Some feel it is important to pay attention to each patient's spiritual health.
LOS ANGELES TIMES
Religion is the "unmovable foundation" on which Dr. James Keany bases his practice of medicine. He sometimes stops and prays with a patient coping with tragedy or life-changing illness, and he prays silently for many more.
"Patients are more than just an accumulation of lab tests and data. They are a living, breathing, feeling, spiritual entity," said the Mission Viejo, Calif., doctor.
Praying with his patients doesn't cure their illnesses, he added, but it helps comfort them in a difficult time.
As an emergency medicine doctor at Mission Hospital Regional Medical Center, Dr. Keany considers the spiritual health of his patients an important part of his job, like tending to their physical and emotional well-being.
Dr. Keany, a nondenominational Christian, may be more like his fellow doctors than previously assumed.
A new study has found that more than three-fourths of physicians believe in God and more than half believe in an afterlife. The survey of 1,144 physicians, published in the July issue of the Journal of General Internal Medicine, came as a surprise to the study's main author.
"Doctors are not as irreligious as we might have expected," said Dr. Farr Curlin, an instructor in the department of medicine at the University of Chicago.
More than half of the doctors said that their religious beliefs influenced their practice of medicine.
Doctors are often able to better care for their patients when they draw upon their religious beliefs, Curlin said. But not all doctors agree.
'Out of bounds'
"A physician's religion is utterly irrelevant to the patient," said Richard P. Sloan, a professor of behavioral science at Columbia University Medical Center, who has researched the topic of faith and medicine and advocates that they should not mix. "There are some elements of our lives that may be associated with health and illness that are nonetheless out of bounds for physicians."
Sloan noted that doctors hold considerable power in the clinical relationship. Because physicians know patients' private matters, see them naked and examine them in extremely personal ways, patients are in many ways vulnerable when visiting a doctor.
That vulnerability, Sloan cautioned, means doctors should be extra vigilant about mixing religious beliefs with their practice.
"There is a tremendous potential for abuse," he said.
Many previous studies have shown the importance of patients' faith to their health, well-being and medical decision-making. There has been comparatively little research on doctors' religious beliefs, however.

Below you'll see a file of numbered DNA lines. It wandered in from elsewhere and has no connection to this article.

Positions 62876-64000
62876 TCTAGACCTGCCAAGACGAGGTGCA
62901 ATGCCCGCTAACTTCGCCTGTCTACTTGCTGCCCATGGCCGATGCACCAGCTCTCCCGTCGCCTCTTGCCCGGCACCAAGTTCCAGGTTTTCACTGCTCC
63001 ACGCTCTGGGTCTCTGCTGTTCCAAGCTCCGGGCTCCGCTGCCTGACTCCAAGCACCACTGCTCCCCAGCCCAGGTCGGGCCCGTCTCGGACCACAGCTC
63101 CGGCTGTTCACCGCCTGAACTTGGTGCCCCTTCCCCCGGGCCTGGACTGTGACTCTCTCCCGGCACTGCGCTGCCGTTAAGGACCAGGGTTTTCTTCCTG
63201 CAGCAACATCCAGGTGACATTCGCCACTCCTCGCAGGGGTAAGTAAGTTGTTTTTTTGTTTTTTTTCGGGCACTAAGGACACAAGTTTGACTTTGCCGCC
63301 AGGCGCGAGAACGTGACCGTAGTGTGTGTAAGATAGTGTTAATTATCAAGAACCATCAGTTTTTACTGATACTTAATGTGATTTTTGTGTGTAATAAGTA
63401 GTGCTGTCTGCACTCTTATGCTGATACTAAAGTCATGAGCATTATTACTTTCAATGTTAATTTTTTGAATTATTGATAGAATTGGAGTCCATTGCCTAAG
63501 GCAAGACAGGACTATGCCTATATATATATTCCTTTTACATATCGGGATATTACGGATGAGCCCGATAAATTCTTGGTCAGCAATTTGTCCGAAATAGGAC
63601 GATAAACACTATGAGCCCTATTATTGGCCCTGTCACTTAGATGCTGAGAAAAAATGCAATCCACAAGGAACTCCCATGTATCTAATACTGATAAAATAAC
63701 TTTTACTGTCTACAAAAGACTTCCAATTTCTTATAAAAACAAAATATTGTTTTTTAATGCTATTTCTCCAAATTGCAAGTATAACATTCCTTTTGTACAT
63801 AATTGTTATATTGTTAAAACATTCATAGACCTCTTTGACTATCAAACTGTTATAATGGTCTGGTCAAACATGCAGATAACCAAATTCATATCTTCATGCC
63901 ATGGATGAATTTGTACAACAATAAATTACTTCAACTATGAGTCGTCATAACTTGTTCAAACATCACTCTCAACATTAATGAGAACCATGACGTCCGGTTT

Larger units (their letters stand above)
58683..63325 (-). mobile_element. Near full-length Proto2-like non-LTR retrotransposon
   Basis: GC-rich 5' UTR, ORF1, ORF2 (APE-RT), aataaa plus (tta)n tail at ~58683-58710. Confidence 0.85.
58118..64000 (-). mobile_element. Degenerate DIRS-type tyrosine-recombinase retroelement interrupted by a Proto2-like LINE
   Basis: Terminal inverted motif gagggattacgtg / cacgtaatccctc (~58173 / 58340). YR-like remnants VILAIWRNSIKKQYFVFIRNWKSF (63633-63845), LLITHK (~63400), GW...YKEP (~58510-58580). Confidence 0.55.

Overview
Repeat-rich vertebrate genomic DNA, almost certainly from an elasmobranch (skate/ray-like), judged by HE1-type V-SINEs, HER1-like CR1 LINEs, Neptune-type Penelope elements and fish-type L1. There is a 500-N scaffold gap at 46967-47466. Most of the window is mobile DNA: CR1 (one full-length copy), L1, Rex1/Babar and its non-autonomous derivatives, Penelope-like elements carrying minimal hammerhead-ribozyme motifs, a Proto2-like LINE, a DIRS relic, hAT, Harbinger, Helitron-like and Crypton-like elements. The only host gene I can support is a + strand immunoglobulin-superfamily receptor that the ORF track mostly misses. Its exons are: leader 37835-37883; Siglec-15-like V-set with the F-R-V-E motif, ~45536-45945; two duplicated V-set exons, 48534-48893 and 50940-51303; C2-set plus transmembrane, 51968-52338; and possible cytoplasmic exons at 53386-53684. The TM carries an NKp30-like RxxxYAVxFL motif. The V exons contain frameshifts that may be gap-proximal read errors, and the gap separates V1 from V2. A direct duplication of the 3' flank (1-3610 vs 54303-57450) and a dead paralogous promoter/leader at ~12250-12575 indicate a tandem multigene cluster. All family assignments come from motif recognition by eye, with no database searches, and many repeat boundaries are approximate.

Although slightly less religious than the general public, doctors still were similar in their religious convictions, the survey found, with 76 percent of doctors saying they believe in God versus 83 percent of the general public (a figure established in a previous national survey). And 56 percent of doctors described themselves as religious, compared with 62 percent of the general public.
Doctors were significantly more diverse in their religious backgrounds than the U.S. population, however. They were more than 26 times as likely to be Hindu than the general population, more than seven times as likely to be Jewish, and more than five times as likely to be Muslim. Doctors were 20 percent less likely to be Christian.
Those from Christian backgrounds were more likely than any other religious group to say that their religion influenced their practice of medicine, except for Buddhists, who overwhelmingly said that it did.
It is not clear from the study if doctors become more religious because of their work, nor if people with religious backgrounds are more likely to enter the field of medicine, but Curlin said: "It's more likely that people go into medicine because it is not only a scientific practice, it is also a moral practice."
He added that doctors would "cripple" their medical practice if they only treated physical symptoms and refused to pay attention to the spiritual needs of their patients.
Sloan agreed that doctors have a responsibility to respect and understand their patients' spirituality but disagreed that a doctor's faith is important to the interaction. "You should treat your patients humanely and respect their autonomy regardless if you are a fundamentalist Christian or a Jew or a Muslim or an atheist," he said.
Dr. Keany said he has come to believe that it would be "unconscionable" to separate religion and the practice of medicine.
"The technical aspect of medicine is actually the easy part of medicine; the hard part is being emotionally and in some cases spiritually available for the needs that a patient has," he said.
But he added that doctors must be sensitive to patients' beliefs.
"If you have an agenda," he says, "you will not be there for their needs."